The American Heiress

What is a girl to do while waiting for Season 3 of Downton Abbey? (Because it’s going to be a looong wait people… a long wait). Well I have something that might make the time pass a shade more quickly. Daisy Goodwin’s debut, The American Heiress, could not have come at a better moment. I’ve watched Seasons 1 and 2 of Downton Abbey enough that the hubs will have nothing more to do with it. The American Heiress is made for pining Downton fans, and it is deliciously rich in historical detail, drama, and romance. It oozes atmosphere.

Speaking of atmosphere, I think this review could use a little background music:

Better?

(I must mention that I recently entered the 21st century and got an iPhone. Do I need to tell you what my ringtone is? Let’s just say that Downton imbues even the most ordinary phone call with serious drama. It’s important to make your own fun in this life).

Goodwin’s book introduces us to Cora Cash, an incredibly wealthy American heiress whose mother will stop at nothing to get her daughter married to a Brit with a title. She imagines Cora as a duchess and she soon finds a way to make it happen. After a courtship so speedy it’s nearly indecent, Cora gets married to a handsome and highly eligible duke and becomes the Duchess of Wareham overnight. Naturally, hers is far from a simple marriage and everything quickly turns messy and secretive and page-turny. Cora discovers that her money can accomplish a great deal but it cannot secure happiness. She must depend on her ingenuity and American spunk to navigate the tricky waters of English society.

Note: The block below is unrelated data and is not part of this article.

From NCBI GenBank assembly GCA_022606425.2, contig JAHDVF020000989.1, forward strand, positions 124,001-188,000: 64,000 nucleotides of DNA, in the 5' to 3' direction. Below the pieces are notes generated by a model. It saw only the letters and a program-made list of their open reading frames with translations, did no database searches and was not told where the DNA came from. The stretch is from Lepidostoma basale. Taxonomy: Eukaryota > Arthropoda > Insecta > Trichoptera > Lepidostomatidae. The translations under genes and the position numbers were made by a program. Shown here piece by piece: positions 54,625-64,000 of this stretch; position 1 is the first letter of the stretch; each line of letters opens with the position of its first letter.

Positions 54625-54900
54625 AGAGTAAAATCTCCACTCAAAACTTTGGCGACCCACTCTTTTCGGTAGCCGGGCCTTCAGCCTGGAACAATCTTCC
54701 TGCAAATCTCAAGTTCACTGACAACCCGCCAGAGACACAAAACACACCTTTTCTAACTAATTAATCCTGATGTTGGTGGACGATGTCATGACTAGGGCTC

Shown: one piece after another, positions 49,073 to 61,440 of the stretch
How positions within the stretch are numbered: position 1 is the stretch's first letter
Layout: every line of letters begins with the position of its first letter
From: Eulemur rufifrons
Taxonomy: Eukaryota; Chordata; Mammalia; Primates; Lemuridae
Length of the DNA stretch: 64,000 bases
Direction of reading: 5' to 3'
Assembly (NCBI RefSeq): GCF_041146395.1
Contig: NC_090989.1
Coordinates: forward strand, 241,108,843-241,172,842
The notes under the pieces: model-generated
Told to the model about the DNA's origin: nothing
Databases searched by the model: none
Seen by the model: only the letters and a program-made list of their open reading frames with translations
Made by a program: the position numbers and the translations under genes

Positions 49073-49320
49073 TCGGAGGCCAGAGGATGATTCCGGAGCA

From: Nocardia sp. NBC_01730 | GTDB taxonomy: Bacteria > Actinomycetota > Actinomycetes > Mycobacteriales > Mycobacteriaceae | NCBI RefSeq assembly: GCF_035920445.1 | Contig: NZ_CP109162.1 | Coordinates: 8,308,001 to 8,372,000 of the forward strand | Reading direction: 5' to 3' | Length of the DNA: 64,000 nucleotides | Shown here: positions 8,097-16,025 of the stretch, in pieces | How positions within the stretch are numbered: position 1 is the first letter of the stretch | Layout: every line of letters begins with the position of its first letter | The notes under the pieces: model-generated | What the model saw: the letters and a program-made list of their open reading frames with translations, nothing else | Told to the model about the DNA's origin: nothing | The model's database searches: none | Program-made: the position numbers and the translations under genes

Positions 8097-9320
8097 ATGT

It’s a pleasure to read a book that is in the end, all about fun. It reads like Goodwin had a good time writing it and you feel like you are meant to just soak up the stylish details and the scandal and enjoy being entertained. It’s lush and evocative. You can really see the world that Goodwin describes. I’d say that it’s light on the downstairs drama, which sets it apart from Downton in one respect. However, there’s plenty of betrayal and many hidden agendas upstairs to keep you interested, so not to worry. With such a strong sense of place and a main character who is spirited and complex enough to be memorable, I’d say that The American Heiress will more than satisfy your longing for a little more Downton. Perfect reading when your hubby has gone out for the night and you are home alone with a cat and a box of bonbons. Seriously, I speak from experience.

The American Heiress is published by St. Martin’s Press.

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